Well, that’s the Easter holidays nearly over. We’ll start having fewer visitors after the weekend (as of Thursday 16th lunchtime, 3500 since the Easter holidays started) but other visitors are starting to arrive. We got our first decent views of an osprey fishing this week and there were at least a couple over the lochs on Thursday morning.
Ospreys are amazing to watch fishing. First, there’s the leisurely swoop over the water. Then the hover – have I spotted something? Yes! A fish! Then the feet-first plunge into the loch, the plume of spray, and the frantic pounding of the wings to get airborne- either with or without a fish.
They’re not the only migrants to make it back this week. We’ve had the first willow warblers singing (15th) and the first tree pipits back too (16th). It amazes me, every single year I see them, how these tiny birds make these huge journeys at all, let alone every year.
Not so tiny, and incredibly noisy, are the resident greylag geese. They are clearly of the opinion that only mugs migrate and are happily resident year- round.
Although spring is springing all over the place, we’re still getting some frosty nights, and the grass was white this morning.
I wonder if the colder nights and occasional days have affected the adders this year, as their shedding and breeding time seems rather more spread out than last year. There don’t seem to be so many adders breeding this year – but they only reproduce once every 2-3 years, so there may not be so many sexually active adults this spring. This rather smart brown male has just shed his skin and looks like warm brown velvet in the sun.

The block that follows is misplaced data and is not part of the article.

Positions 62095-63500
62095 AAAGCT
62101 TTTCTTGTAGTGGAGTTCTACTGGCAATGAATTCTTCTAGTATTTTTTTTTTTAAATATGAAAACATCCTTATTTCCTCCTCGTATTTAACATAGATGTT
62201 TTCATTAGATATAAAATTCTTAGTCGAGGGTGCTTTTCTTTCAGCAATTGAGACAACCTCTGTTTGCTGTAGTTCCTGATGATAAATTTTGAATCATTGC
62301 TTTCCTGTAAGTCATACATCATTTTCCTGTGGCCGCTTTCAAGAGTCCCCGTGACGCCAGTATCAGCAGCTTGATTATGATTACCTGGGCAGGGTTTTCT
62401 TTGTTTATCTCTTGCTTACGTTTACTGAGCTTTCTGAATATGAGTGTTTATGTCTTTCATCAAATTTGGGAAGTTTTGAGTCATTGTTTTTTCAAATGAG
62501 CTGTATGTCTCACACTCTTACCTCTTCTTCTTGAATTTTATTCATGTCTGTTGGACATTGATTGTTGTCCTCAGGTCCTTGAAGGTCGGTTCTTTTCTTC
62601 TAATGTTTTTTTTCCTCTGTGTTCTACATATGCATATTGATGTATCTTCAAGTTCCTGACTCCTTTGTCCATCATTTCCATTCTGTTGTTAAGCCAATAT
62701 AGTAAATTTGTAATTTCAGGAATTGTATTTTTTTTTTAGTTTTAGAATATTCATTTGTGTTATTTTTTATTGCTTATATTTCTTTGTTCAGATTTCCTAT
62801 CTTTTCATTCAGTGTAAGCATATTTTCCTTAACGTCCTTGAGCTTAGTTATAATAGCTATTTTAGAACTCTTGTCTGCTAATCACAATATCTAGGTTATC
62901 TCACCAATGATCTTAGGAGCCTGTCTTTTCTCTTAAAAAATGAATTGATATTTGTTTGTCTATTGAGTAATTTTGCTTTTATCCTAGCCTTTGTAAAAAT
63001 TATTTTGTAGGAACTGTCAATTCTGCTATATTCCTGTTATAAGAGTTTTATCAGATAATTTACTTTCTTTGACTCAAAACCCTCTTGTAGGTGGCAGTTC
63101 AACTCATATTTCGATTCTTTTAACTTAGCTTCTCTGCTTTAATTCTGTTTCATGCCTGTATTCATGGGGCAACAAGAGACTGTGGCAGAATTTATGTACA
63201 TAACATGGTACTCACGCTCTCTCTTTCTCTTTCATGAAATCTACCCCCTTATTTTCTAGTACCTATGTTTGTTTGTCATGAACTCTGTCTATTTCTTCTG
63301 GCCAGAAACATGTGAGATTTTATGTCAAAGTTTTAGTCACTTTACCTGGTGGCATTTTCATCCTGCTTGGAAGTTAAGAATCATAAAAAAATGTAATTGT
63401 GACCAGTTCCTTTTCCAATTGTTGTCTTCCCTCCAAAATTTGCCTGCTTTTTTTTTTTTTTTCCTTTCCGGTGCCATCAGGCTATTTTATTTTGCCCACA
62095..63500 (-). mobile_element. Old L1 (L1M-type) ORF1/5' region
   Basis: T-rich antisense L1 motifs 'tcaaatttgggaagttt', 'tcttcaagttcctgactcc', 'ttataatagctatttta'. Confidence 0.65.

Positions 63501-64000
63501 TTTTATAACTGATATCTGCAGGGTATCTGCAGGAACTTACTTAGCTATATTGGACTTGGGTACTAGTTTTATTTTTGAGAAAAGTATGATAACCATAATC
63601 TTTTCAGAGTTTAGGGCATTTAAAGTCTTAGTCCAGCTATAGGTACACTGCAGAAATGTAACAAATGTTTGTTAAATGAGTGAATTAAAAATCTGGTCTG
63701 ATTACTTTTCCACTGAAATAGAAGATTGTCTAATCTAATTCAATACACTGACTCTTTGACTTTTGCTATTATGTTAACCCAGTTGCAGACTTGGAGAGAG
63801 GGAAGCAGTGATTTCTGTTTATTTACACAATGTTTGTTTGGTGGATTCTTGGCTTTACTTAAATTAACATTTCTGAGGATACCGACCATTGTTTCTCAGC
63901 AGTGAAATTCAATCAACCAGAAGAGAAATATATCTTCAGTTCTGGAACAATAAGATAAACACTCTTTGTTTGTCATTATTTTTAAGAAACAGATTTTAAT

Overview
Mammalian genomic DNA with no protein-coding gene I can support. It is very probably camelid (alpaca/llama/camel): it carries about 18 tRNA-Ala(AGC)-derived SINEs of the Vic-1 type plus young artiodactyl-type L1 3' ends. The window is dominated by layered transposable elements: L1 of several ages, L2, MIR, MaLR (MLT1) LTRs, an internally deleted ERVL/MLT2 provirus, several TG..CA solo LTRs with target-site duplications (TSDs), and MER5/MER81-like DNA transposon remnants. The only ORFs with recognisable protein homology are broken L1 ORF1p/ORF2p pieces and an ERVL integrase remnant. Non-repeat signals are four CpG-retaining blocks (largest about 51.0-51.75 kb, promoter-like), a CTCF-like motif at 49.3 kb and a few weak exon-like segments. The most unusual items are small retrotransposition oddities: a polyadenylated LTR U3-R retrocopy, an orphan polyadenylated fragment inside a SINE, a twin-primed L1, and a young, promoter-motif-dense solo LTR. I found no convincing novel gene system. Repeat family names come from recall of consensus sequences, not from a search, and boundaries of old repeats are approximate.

Whereas this female is not long out of hibernation! You can see the sandy-coloured earth between her scales. Many thanks to photographer Alan Sinclair for use of this fantastic picture.
The warmer days have encouraged some of the trees to burst into leaf. This is the first week we’ve seen new leaves coming on the birch and rowans.
This ash tree is also starting to put forth purple female catkins. Ash trees have a slightly unusual sex life- they can have all male flowers or all female flowers or some of each… or swap between these arrangements from year to year!
The sun has also brought lots of wild flowers into bloom. The woods beside New Kinord have plenty of celandines but by far the most obvious flowers are the white drifts of wood anemones.
If you look closely, you will also spot the violets coming into bloom among the anemones.
And, around the old ruins, the daffodils continue to defy time better than the building behind them.
I imagine that land managers as well as parents will be breathing a sigh of relief that the holidays are drawing to a close. Parts of the country have been experiencing a high fire risk due to the nice weather…and lots of people in the countryside pushes this risk higher still. Most, in fact nearly all, people are sensible and will obey signs asking them not to light fires but, as they say, there’s always one. And we’ve heard all the excuses over the years, I think my favourite being “but we didn’t think it meant here” approximately 10 feet from a “No Fires” sign!